Support Groups: for the most current list of support groups, click here.
DoulaMatch.net: Provides a searchable database of birth and postpartum doulas by zip code and due date.
Pacific Association of Labor Support (PALS) Doulas: A local doula certifying organization that certifies doulas in the Puget Sound region. Provides doula referrals via phone or email. Click here for more information.
Northwest Association for Postpartum Support (NAPS): Education and certifying organization for postpartum doulas in the Greater Seattle area. Provides postpartum doula referrals via phone or email. Click here for more information.
Childbirth Connection: A program of the National Partnership for Women & Families, Childbirth Connection works to promote evidenced-based maternity care. Their website provides evidenced-based information on pregnancy and childbirth, including this page on the role of hormones in childbirth.
ParentHelp123: Operated by WithinReach, ParentHelp123 helps connect Washington families with services and resources in their community and provides information for pregnant women.
National Healthy Mothers, Healthy Babies Coalition: A resource on maternal and child health, with a "virtual library" that includes webinars, interviews with experts, and fact sheets for families.
Ask Dr. Sears: Provides information and resources to help parents become better informed and gives general advice on parenting and health care.
Waterbirth International: Provides resources for parents about waterbirth.
KellyMom.com Breastfeeding and Parenting Evidence-based information on breastfeeding and parenting. Helpful tips for the first days and weeks and beyond.
Breastfeeding Friendly Washington: Encourages and identifies organizations that promote and support breastfeeding.
La Leche League: Supports breastfeeding families with information, groups meetings, and phone support.
WithinReach: WithinReach's Breastfeeding program provides a support system to improve care for parents and babies across Washington. Additionally, WithinReach houses the Breastfeeding Coalition of Washington (BCW). BCW is a network of individuals and coalitions that works to increase breastfeeding.
Human Milk Banking Association of North America: HMBANA accredits non-profit milk banks, develops evidence-based best practices for milk banking, and advocates for breastfeeding and human lactation.
Research and Studies
Outcomes of Care in Birth Centers
Journal of Midwifery and Women's Health "Outcomes of Care in Birth Centers" (2013): Study of women planning for birth center birth at midwifery-led birth centers between 2007-2010. Results for 15,574 women who were eligible for birth center birth at the onset of labor:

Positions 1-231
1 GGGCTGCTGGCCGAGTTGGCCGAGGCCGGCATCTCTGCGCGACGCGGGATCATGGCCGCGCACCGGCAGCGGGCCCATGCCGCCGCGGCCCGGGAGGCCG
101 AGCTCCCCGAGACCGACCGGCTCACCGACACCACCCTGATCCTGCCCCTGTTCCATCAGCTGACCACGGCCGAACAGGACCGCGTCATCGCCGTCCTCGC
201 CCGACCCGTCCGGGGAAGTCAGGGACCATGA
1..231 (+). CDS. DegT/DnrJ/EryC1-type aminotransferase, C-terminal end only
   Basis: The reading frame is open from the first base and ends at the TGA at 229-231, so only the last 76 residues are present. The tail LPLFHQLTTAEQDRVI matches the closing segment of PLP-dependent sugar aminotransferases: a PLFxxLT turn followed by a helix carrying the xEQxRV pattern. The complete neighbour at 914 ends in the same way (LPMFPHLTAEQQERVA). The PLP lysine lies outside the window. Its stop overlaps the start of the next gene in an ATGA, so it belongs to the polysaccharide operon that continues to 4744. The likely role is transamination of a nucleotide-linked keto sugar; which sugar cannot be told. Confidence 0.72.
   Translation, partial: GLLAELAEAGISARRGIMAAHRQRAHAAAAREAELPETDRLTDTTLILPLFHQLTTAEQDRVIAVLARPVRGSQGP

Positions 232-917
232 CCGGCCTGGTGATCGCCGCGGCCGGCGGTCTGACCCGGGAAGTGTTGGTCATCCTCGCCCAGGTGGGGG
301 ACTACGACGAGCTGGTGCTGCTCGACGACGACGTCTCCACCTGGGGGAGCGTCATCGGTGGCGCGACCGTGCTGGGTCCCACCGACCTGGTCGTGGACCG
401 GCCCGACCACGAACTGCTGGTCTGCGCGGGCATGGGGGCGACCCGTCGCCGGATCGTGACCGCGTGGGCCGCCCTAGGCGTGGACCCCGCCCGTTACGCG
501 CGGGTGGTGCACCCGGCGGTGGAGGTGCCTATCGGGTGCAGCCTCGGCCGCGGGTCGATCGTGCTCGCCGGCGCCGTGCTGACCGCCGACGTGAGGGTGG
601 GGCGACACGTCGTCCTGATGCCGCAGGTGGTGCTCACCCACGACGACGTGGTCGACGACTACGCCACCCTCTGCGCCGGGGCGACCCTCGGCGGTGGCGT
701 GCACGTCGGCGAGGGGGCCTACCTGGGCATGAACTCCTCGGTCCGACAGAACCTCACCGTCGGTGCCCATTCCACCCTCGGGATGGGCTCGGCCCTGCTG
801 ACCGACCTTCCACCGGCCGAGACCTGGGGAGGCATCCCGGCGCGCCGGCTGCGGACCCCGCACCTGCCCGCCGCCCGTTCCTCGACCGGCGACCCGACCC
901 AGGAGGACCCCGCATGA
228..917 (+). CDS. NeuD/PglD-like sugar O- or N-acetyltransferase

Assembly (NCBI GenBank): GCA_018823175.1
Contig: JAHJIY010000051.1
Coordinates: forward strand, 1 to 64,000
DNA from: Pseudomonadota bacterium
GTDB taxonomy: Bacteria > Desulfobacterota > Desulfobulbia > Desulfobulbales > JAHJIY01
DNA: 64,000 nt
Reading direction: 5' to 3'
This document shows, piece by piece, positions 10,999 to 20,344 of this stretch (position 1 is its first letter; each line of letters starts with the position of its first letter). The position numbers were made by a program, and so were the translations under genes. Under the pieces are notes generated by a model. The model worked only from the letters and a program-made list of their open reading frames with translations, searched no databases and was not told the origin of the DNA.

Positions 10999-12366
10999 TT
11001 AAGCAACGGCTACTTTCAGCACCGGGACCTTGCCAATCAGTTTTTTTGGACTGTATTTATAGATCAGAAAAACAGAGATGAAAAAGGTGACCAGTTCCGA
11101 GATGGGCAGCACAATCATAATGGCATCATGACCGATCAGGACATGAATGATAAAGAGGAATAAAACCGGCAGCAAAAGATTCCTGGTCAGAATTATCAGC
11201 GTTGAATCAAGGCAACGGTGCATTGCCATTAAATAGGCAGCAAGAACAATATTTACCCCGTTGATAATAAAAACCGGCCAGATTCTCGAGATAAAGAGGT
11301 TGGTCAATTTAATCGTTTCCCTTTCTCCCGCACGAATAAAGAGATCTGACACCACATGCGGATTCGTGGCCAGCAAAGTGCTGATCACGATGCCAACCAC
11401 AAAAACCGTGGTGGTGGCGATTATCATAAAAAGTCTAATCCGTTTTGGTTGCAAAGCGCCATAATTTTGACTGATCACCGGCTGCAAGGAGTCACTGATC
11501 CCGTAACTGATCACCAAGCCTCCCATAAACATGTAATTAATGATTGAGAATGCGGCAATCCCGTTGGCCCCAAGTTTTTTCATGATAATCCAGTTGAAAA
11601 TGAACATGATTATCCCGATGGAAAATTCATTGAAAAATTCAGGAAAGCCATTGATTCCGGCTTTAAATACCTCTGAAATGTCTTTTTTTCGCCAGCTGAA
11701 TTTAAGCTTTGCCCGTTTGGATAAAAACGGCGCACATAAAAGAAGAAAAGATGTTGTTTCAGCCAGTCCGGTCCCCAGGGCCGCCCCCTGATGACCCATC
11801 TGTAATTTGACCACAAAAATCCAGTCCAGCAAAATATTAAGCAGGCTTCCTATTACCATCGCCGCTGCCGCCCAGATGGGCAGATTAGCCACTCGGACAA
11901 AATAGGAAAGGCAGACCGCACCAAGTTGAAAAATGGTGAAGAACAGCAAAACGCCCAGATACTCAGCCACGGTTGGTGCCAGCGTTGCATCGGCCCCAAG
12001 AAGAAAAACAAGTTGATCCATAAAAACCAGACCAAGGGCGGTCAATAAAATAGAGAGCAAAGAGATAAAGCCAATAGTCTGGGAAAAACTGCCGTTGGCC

84% gave birth at birth center
4% transferred to hospital prior to admission to birth center
12% transferred to hospital after admission to birth center
93% had spontaneous vaginal birth
1% had assisted (operative) vaginal birth (vacuum or forceps)
6% had cesarean birth
Of women who delivered at birth center:
2.4% transferred to hospital postpartum
2.6% of newborns delivered at birth centers were transferred to hospital after delivery
1.9% of mothers or newborns required emergent transfer, either during labor or after delivery
Neonatal mortality rate was 0.40/1000
Medicaid Beneficiaries Receiving Birth Center Care
"Outcomes of childbearing Medicaid beneficiaries engaged in care at Strong Start birth center sites between 2012 and 2014", Birth: Issues in Perinatal Care (2017): Examined data and outcomes of 3,136 Medicaid beneficiaries who gave birth between 2012 and 2014 and received care at American Association of Birth Centers (AABC) Center for Medicare and Medicaid Innovation Strong Start sites.
Medicaid beneficiaries enrolled at AABC sites exceeded quality benchmarks for induction, episiotomy, cesarean, and breastfeeding.
For women who were classified medically low-risk at onset of labor:
4.3% induction rate, compared to 23.0% nationally
4.2% cesarean rate, compared to 32.7% nationally
1.7% episiotomy rate, compared to 12.0% nationally
96.1% breastfed, compared to 79.2% nationally
95% used preferred infant feeding method
82% attended prenatal education classes
83% achieved birth at their preferred site of birth
95% used preferred infant feeding method
Elective hospitalization in labor was associated with a 4-times greater risk of cesarean among medically low-risk patients
Read the full study here.